My Spiritual Walk

What's A Christian to Say?

I’m not a fan of Duck Dynasty. As a matter of fact, I wasn’t really aware of what it was until recently when Terry Bradshaw spoke of it on Jay Leno. I had not even seen an advertisement about it. I guess I don’t watch much A & E. So out of curiosity, my husband and I watched a show not too long ago. Since we aren’t much into reality shows, this show didn’t scream “I gotta watch this  show!”

That is neither here nor there; however, there’s been a lot of talk in the air this week concerning the patriarch of Duck Dynasty. Apparently, Mr. Robertson made an “anti-gay” remark in an interview with GQ. And now has been suspended from the Duck Dynasty show.

I have no desire to get into a discussion about what should or should not have been said. or whether his rights are being infringed upon. I am more interested in how a Christian should defend his faith in an anti-christian world. It was Billy Graham who said, Our society strives to avoid any possibility of offending anyone—except God. So what’s a Christian to say? How do we respond to so many issues of the day that go against our Biblical beliefs?

Our family had a “round table” discussion about the subject the other night. And while we were in agreement with what Mr. Robertson said, we wondered if it was said in the right way. We discussed the idea that whatever a Christian says it should be said in love. We also discussed whether there might be times to “plead the 5th” and remain silent. We agreed that maybe our citizenship of heaven may at times trump our freedom of speech rights as a citizen of the U.S. In other words, there is a time to keep our thoughts to ourselves. Proverbs 17:8 says, “Even a fool who keeps silent is considered wise; when he closes his lips, he is deemed intelligent.”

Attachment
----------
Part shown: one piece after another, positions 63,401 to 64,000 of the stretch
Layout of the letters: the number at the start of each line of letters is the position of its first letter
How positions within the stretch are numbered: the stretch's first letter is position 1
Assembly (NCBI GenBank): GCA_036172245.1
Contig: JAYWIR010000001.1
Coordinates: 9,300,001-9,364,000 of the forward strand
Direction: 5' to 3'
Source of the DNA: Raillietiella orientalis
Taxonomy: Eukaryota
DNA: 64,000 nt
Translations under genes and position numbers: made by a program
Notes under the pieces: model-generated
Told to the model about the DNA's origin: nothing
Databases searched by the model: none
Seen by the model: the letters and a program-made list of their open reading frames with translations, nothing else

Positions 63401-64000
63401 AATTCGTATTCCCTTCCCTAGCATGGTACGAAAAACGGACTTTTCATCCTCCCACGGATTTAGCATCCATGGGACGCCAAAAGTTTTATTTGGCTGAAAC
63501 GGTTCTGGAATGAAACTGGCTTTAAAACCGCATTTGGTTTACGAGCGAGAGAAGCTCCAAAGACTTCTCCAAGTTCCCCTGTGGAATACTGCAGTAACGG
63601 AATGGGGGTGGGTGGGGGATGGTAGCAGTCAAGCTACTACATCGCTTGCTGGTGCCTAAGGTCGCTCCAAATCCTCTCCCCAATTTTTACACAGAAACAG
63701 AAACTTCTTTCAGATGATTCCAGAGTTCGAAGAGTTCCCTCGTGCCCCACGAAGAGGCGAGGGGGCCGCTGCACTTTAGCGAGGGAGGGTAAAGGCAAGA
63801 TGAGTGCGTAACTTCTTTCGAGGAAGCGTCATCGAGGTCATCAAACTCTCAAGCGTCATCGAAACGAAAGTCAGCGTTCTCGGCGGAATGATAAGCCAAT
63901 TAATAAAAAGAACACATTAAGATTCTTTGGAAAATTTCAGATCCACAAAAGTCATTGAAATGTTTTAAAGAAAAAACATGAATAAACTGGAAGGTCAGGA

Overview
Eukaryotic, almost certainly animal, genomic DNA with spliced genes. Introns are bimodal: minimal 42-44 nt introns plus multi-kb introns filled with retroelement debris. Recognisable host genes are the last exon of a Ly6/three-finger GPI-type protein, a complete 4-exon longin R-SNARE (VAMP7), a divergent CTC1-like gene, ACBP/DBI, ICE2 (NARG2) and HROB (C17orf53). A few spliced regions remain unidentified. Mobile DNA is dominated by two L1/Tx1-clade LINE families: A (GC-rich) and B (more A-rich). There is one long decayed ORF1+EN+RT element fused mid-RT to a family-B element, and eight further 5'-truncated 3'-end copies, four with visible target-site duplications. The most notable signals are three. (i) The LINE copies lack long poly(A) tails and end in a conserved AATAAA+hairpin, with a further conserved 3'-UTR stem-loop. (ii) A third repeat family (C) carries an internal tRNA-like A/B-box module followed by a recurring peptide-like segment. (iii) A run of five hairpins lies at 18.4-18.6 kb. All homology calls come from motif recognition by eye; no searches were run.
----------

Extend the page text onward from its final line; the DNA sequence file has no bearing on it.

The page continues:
The following day, during my Bible reading, our discussion was verified as I read from 1 Peter 3. Verses 7 & 8 say,

” Finally, all of you should be of one mind. Sympathize with each other. Love each other as brothers and sisters. Be tenderhearted, and keep a humble attitude.  Don’t repay evil for evil. Don’t retaliate with insults when people insult you. Instead, pay them back with a blessing. That is what God has called you to do, and he will bless you for it.”

We do not live by the same set of rules as unbelievers. These instructions are for the Christian, not unbelievers. We cannot expect unbelievers to live by these rules because they do not have the advantage of having the Holy Spirit to guide them. They are lost and our hearts should be tender to that fact.

Then in verses 13-17, we read …

 Now, who will want to harm you if you are eager to do good? But even if you suffer for doing what is right, God will reward you for it. So don’t worry or be afraid of their threats. Instead, you must worship Christ as Lord of your life. And if someone asks about your Christian hope, always be ready to explain it. But do this in a gentle and respectful way. Keep your conscience clear. Then if people speak against you, they will be ashamed when they see what a good life you live because you belong to Christ. Remember, it is better to suffer for doing good, if that is what God wants, than to suffer for doing wrong!

I want to hone in on the INSTEAD part of this scripture because it gives us the protocol for our lives.

1. Worship Christ as Lord of your life.

This is our number one priority in this life .. to worship Christ and to make Him Lord of our lives. So let’s first examine our own lives. What percentage of our day are we reading scripture, studying scripture, and praying? How often do we pull away from the business of life and just draw close to God? Even Jesus, himself, drew away from the crowds to pray. I’m speaking to myself here. How long has it been since we really spent some quality time with the Lord?